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There is a lot of talks these days on childhood obesity and its effects on children and parents, that I just had to write a blog post on it.
With access to so much processed and fast food out there, it is a hard battle for parents to keep kids away from foods that might be unhealthy and have adverse effects on kids.
Growth in technology worldwide has been rapid over the last few years. This has led to kids finding entertainment on the television and other techie gadgets rather than outdoor activities. Encouraging and educating them on the harmful effects the increase in screen time can cause, is important. Best way to do this is by building a child’s confidence in physical activity. Have a “playtime for kids” for at least 30 minutes every day with family or friends
I have the doctors here at the Children’s Health Care, to explain this growing concern in America and around the world. They have given some valuable insight on answering some questions below.
At what age should treatment be given for childhood obesity?
Most parents agree that their babies are adorable. We love those cute, round cheeks and chubby little legs. But, if your pediatrician begins to warn that your child’s baby fat is beginning to become a health concern, pay close attention to their warnings!
Childhood Obesity in America is Now Considered an Epidemic.
In America, childhood obesity rates have reached epidemic proportions, and the statistics are frightening:
- 10% of infants are overweight or obese
- 27% of 2-5-year old children are overweight or obese
- 33% of 6 to 11-year olds are overweight or obese
Research now shows that by 5 years of age, childhood obesity may already be well established for some children. Pediatricians now monitor the weight of children from birth much more closely, making recommendations for weight loss for some patients as young as two years of age.
Doctors Recommend Prevention as the Best Treatment for Childhood Obesity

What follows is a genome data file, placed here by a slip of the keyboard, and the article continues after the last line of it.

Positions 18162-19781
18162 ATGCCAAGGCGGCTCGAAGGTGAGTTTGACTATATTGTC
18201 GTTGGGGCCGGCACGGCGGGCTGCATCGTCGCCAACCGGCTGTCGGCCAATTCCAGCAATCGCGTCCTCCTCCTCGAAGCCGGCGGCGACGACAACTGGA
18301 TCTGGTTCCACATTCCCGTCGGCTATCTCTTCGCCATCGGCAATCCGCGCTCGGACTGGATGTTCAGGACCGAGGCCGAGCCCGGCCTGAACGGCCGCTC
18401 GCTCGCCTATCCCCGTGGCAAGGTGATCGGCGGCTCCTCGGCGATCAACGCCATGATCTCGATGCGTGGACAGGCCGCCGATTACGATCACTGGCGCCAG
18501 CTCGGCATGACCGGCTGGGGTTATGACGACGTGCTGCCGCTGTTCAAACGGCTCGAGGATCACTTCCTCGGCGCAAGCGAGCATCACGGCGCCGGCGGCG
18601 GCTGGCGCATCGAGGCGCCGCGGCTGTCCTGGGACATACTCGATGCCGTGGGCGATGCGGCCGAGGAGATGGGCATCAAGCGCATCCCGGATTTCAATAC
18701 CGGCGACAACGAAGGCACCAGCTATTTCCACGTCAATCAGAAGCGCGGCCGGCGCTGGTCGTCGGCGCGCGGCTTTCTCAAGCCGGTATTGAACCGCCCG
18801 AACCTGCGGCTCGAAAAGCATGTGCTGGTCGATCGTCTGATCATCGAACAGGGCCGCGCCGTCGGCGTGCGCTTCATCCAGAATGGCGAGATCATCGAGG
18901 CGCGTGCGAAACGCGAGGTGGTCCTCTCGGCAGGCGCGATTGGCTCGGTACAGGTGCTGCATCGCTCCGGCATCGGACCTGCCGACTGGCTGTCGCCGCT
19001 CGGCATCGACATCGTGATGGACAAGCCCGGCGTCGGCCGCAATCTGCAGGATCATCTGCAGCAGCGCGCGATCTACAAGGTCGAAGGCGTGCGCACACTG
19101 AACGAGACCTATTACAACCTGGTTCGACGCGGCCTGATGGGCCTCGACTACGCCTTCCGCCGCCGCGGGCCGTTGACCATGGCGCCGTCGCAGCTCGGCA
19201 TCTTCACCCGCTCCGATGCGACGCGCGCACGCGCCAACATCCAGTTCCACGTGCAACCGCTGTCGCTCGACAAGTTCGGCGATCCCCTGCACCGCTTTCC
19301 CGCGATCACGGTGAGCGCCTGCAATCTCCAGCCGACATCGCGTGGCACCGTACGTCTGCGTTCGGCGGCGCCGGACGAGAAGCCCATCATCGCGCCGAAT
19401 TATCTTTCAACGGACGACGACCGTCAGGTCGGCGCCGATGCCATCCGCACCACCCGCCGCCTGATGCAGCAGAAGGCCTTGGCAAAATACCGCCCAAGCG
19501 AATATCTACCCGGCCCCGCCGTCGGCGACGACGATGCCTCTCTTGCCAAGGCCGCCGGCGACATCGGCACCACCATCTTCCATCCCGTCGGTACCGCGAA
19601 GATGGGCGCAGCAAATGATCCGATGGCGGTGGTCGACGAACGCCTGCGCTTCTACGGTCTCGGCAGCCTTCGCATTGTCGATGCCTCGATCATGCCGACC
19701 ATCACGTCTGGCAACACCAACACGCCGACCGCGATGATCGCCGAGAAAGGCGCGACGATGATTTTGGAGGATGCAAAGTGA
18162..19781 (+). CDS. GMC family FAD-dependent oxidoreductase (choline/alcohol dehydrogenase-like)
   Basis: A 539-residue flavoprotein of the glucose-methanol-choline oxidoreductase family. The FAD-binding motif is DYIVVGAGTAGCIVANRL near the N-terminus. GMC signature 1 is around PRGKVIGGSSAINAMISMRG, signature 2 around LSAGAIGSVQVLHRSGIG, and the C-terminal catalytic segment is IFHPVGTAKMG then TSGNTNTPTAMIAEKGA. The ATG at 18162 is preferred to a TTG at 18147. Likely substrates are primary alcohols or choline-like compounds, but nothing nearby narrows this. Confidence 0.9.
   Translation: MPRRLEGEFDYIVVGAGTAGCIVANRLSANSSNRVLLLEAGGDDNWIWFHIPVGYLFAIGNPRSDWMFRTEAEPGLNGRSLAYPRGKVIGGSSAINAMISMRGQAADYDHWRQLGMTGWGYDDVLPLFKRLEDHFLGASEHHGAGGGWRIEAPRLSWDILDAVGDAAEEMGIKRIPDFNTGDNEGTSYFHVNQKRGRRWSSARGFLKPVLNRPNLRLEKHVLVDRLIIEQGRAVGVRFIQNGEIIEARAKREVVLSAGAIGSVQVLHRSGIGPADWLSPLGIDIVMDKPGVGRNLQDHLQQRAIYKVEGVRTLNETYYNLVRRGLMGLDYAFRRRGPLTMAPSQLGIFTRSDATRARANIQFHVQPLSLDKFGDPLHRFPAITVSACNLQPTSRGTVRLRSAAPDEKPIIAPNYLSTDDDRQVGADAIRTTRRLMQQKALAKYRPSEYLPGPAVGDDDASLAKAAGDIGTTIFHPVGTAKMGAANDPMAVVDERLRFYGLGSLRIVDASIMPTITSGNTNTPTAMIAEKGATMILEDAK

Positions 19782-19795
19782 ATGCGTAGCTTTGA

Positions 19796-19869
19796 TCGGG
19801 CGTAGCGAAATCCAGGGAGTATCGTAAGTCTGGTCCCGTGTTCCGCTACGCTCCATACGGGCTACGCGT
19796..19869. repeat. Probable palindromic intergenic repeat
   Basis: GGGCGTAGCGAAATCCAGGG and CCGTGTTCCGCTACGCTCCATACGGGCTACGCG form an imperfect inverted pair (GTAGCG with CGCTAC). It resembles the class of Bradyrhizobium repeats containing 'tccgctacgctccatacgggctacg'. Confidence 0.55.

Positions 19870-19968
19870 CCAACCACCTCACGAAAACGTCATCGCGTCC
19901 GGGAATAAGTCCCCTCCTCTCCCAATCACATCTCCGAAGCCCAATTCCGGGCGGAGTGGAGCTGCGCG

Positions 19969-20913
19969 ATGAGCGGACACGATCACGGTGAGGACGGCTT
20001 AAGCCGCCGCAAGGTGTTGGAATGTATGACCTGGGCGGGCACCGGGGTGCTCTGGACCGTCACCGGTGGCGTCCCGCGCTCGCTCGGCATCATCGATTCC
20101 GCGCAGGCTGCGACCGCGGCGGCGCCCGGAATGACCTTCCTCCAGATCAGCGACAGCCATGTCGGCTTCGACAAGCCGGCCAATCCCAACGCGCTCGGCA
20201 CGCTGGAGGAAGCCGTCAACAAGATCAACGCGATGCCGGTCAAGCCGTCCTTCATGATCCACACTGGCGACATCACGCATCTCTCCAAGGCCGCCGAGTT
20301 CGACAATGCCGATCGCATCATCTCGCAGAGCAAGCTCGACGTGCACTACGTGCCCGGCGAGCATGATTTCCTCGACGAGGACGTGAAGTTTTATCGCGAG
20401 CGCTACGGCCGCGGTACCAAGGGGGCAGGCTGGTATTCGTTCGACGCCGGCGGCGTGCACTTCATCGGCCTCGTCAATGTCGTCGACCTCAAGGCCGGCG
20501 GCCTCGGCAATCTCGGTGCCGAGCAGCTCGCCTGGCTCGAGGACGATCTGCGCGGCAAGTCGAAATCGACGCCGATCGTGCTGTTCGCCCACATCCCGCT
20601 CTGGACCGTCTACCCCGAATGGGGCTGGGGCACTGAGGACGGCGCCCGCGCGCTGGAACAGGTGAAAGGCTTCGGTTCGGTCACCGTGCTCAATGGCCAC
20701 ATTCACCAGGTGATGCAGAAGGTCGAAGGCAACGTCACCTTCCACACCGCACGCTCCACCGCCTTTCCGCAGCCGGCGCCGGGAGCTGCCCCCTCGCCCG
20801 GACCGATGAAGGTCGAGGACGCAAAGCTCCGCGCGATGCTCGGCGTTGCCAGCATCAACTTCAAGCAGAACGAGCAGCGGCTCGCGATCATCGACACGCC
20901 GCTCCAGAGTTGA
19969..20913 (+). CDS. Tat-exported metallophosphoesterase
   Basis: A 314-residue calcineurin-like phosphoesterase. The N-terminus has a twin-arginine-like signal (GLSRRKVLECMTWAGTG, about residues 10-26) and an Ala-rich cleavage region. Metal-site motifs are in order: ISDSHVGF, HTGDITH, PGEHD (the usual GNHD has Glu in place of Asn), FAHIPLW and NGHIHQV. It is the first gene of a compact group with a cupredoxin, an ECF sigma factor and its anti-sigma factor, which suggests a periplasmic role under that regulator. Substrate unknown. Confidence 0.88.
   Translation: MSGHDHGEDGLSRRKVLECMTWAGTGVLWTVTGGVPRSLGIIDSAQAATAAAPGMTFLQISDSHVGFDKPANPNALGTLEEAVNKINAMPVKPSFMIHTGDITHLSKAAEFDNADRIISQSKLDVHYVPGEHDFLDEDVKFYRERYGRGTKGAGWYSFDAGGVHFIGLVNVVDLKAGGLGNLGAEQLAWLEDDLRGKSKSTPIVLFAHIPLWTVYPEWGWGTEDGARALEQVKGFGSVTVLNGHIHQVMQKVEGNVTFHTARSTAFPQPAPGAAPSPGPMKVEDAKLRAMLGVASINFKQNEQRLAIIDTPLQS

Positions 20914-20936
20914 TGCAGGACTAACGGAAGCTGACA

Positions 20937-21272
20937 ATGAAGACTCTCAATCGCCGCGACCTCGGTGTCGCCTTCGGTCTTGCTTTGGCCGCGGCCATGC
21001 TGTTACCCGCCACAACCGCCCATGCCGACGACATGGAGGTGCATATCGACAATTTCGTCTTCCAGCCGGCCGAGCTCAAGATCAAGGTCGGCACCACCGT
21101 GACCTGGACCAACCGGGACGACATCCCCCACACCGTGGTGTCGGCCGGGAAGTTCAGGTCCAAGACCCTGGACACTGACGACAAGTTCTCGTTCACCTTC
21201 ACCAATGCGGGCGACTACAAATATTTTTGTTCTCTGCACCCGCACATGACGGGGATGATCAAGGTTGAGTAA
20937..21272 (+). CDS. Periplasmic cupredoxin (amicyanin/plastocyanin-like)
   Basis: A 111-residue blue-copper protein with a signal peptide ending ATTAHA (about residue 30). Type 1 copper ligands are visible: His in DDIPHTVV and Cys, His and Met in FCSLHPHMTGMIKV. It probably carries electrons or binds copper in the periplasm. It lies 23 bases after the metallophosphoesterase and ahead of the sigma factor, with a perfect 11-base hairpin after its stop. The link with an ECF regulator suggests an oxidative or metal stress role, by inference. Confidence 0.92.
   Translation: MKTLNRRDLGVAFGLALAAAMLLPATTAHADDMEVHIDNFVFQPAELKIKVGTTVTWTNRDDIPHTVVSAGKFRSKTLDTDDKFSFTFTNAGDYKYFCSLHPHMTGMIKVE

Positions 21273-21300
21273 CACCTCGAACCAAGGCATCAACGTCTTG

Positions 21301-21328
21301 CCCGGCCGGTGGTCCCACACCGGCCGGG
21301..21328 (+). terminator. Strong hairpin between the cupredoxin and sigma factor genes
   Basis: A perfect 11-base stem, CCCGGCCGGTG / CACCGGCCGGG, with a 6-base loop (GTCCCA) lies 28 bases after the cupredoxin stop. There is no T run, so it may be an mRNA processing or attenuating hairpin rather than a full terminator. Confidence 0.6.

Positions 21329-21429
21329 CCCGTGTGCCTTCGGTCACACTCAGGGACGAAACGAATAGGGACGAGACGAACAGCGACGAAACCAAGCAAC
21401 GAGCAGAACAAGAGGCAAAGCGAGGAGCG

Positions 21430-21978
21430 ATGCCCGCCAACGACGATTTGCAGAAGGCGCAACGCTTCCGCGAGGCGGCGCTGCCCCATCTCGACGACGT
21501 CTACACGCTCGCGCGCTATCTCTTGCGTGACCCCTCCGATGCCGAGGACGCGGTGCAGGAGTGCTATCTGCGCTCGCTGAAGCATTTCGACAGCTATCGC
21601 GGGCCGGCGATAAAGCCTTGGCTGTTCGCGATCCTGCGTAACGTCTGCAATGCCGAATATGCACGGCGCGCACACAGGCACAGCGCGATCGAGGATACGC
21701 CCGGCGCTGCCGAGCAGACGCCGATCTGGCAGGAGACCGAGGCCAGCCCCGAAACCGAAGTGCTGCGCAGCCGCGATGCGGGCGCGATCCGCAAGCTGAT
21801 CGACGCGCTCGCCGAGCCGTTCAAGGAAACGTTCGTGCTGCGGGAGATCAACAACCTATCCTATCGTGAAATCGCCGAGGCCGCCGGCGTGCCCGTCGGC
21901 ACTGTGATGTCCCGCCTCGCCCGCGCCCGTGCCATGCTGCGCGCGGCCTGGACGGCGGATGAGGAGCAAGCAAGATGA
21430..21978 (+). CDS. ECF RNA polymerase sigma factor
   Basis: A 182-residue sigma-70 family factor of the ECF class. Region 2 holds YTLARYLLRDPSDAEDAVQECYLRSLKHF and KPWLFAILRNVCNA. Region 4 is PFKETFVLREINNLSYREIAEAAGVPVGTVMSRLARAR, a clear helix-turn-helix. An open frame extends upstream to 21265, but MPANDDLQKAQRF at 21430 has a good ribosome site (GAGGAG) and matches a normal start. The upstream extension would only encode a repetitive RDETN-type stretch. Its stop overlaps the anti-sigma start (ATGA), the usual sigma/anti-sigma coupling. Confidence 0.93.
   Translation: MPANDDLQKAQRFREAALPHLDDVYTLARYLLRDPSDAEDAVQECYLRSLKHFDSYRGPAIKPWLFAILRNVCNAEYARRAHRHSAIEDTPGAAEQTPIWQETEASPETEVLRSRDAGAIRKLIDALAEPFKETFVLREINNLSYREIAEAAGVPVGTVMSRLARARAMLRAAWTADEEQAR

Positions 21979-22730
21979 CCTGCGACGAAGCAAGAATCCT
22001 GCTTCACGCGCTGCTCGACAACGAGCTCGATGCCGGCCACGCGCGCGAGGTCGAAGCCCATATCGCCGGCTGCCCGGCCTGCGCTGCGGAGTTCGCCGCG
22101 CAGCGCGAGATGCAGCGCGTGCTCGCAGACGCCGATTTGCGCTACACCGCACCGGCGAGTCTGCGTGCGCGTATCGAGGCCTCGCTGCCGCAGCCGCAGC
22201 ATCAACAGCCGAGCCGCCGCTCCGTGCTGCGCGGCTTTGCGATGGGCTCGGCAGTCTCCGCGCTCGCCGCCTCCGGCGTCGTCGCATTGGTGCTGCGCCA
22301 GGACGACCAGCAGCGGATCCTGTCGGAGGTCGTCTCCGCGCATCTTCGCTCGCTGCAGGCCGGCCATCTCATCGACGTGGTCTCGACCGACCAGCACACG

Guidelines by the American Academy of Pediatrics (AAP) has sought to reverse this trend of childhood obesity by emphasizing prevention, not just treatment. The AAP urges pediatricians to prioritize and take a more active role in children’s weight management. Training pediatricians to recognize children who are at risk for obesity early on, and working with families to address the issue before the child’s weight problem becomes extreme, is thought to be more effective than treating the symptoms and reversing poor eating habits.
From birth to the age of two, physicians should use the World Health Organization growth charts to measure a child’s height and weight progress. After the age of two, the AAP recommends doctors use the Center for Disease Control’s Body Mass Index charts to plot the child’s height and weight at every visit. This way, obesity prevention measures can begin before the child is too far above the recommended levels. This is something you should ask your child’s doctor to do at every visit.
Childhood Obesity: Serious Health Risks, and Lack of Insurance Coverage
One problem doctor’s encounter when advocating for a healthy weight for their youngest patients is that insurance often does not recognize childhood obesity as a medical condition, unless the child develops serious health complications, such as:
- High blood pressure
- Elevated cholesterol levels
- Liver inflammation
- Type 2 diabetes
- Heart disease
This is frustrating, because childhood obesity affects an enormous amount of families, with the vast majority of these cases being preventable. And, when addressed during childhood, obesity can be reversed, saving the child from a variety of serious health complications as an adult.
Experts have found that the conservative approach to treating childhood obesity is most effective when implemented as soon as the child is determined to be “at risk”. The treatment that is most successful involves a change in the entire family’s relationship with food, nutrition, and exercise, and careful monitoring of the child’s weight, growth, and development.
There you go! Expert and advice and statistics on this growing epidemic.
Key here is prevention rather than treatment!
So how do we prevent this??
Here are some really easy and realistic for parents to start doing from TODAY…
- Stock up on healthy food at home.
- When you shop at the grocery store try not to buy foods high in sugars or unhealthy fat. This is the best way to prevent you from cooking or eating food that can lead to obesity.
- Swap sweets and sugary dessert to fruits that have natural sugars and fiber. Creating desserts that are made with a blend of fruits are a good idea. Here is one such recipe for inspiration!
- Exercising as a family is a good idea. It’s motivating, keeps the entire family fit and is the best way to encourage each other to reach self-made goals.
Important thing is to start early. Encourage children at home to eat nutritious and well-balanced food incorporating fruit, veg, and whole grains. Monitor child’s health by visiting the doctor to keep track of your kids’ health and well-being.
Have any questions, you need answers for? Leave them in the comments box below.